Syria rebel chief says Annan peace plan will fail

Riad al-Asaad adds he had not received a request for written guarantees to end violence in Syria, contradicting Damascus.

Free Syria Army member with an assault rifle 390 (R) (photo credit: REUTERS/Amateur video)
Free Syria Army member with an assault rifle 390 (R)
(photo credit: REUTERS/Amateur video)
BEIRUT - The leader of the rebel Free Syrian Army (FSA) said on Sunday a peace plan put forward by international mediator Kofi Annan was bound to fail because Syria's government would not implement it.
Riad al-Asaad added his group had not been asked to deliver written guarantees to end the violence in Syria - apparently contradicting Damascus which on Sunday said it had demanded the written pledge as a condition for the withdrawal of its troops.
"The regime will not implement this plan. This plan will fail," he told Reuters by phone from Turkey. The rebels had already given a verbal promise to stop fighting if the government did the same. "We have given our word that if the regime commits to the plan then we will too. We are honest."
The plan, drawn up by UN-Arab League envoy Kofi Annan, requires Syrian President Bashar Assad to "begin pullback of military concentrations in and around population centers" by Tuesday for a truce to start 48 hours later.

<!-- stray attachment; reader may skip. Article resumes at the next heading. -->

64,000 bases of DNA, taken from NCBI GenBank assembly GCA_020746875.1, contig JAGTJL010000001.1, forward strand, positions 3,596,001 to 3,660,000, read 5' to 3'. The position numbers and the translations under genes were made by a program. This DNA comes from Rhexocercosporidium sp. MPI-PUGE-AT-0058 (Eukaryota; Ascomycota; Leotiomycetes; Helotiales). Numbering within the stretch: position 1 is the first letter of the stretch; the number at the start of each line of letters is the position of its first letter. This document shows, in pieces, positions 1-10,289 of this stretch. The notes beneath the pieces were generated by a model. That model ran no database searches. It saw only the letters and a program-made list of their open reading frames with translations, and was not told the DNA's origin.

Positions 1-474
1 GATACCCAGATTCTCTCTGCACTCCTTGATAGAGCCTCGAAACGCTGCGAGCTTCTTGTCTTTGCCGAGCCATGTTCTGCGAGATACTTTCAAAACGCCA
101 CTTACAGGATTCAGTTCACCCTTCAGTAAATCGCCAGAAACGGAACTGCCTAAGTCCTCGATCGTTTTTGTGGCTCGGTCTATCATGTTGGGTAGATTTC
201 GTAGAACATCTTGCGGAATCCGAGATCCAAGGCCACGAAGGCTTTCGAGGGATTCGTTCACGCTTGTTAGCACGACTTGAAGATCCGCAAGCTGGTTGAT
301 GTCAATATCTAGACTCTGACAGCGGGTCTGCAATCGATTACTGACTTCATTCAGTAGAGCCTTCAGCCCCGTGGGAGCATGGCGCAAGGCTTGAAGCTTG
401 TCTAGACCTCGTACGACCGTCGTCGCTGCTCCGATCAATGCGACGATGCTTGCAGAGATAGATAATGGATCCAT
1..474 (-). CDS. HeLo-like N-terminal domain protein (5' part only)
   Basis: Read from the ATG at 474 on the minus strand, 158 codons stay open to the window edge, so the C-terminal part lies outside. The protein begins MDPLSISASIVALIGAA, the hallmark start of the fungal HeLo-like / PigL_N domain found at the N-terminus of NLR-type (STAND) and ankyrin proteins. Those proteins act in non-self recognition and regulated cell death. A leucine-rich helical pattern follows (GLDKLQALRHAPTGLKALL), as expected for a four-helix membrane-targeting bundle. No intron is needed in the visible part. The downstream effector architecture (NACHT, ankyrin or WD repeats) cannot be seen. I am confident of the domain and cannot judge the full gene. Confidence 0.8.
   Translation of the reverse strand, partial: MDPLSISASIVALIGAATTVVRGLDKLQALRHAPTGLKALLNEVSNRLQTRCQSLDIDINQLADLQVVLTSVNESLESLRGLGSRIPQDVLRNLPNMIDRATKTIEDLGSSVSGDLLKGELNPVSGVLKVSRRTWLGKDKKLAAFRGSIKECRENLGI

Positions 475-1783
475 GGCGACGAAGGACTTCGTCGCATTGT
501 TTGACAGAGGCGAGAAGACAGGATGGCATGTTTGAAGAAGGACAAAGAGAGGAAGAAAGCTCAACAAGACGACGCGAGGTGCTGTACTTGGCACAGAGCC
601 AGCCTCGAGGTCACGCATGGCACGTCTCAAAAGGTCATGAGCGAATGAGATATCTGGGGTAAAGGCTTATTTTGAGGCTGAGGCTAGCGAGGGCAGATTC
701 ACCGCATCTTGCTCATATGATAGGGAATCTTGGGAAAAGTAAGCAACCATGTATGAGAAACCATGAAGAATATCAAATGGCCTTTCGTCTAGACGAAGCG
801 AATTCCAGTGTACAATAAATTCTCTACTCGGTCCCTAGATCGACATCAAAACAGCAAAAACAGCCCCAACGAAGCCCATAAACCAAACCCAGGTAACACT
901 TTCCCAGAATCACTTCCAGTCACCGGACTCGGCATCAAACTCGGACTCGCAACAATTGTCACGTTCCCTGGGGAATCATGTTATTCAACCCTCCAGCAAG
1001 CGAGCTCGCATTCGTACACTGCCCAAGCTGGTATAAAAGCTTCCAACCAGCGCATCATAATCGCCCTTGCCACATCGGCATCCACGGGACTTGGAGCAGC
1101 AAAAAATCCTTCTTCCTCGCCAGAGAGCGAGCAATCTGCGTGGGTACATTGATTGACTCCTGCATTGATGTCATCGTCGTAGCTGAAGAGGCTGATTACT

Earlier Sunday Al Jazeera had reported that a senior general in the Free Syria Army had rejected Syria's demand for written guarantees that insurgents will stop fighting before Syria pulls troops under the terms of a peace plan.
Escalating violence has already raised questions over the ceasefire, and the dispute regarding Syria's request only puts the likely success of the wobbly truce further into doubt.
Opposition activists said dozens of people were killed and wounded on Sunday when Syrian President Bashar Assad's loyalists shelled a rebellious area near the border with Turkey.
UN-Arab League envoy Kofi Annan, seeking to end the conflict that has killed more than 9,000 people in the past year, said the latest bloodshed violated the guarantees he had been given and urged Damascus to keep its promises.
While emphasizing that would happen, Foreign Ministry spokesman Jihad Makdissi said in a statement that Syria also wanted the written guarantees. Syria also sought guarantees that Qatar, Saudi Arabia and Turkey - outspoken in criticizing Assad - would not fund the armed groups.
Annan made no specific reference to the new Syrian demands in a statement from his office in Geneva. He expressed shock at the "surge in violence and atrocities." Each side has accused the other of intensifying assaults in the run-up to the truce. "As we get closer to the Tuesday 10 April deadline, I remind the Syrian government of the need for full implementation of its commitments and stress that the present escalation of violence is unacceptable," he said.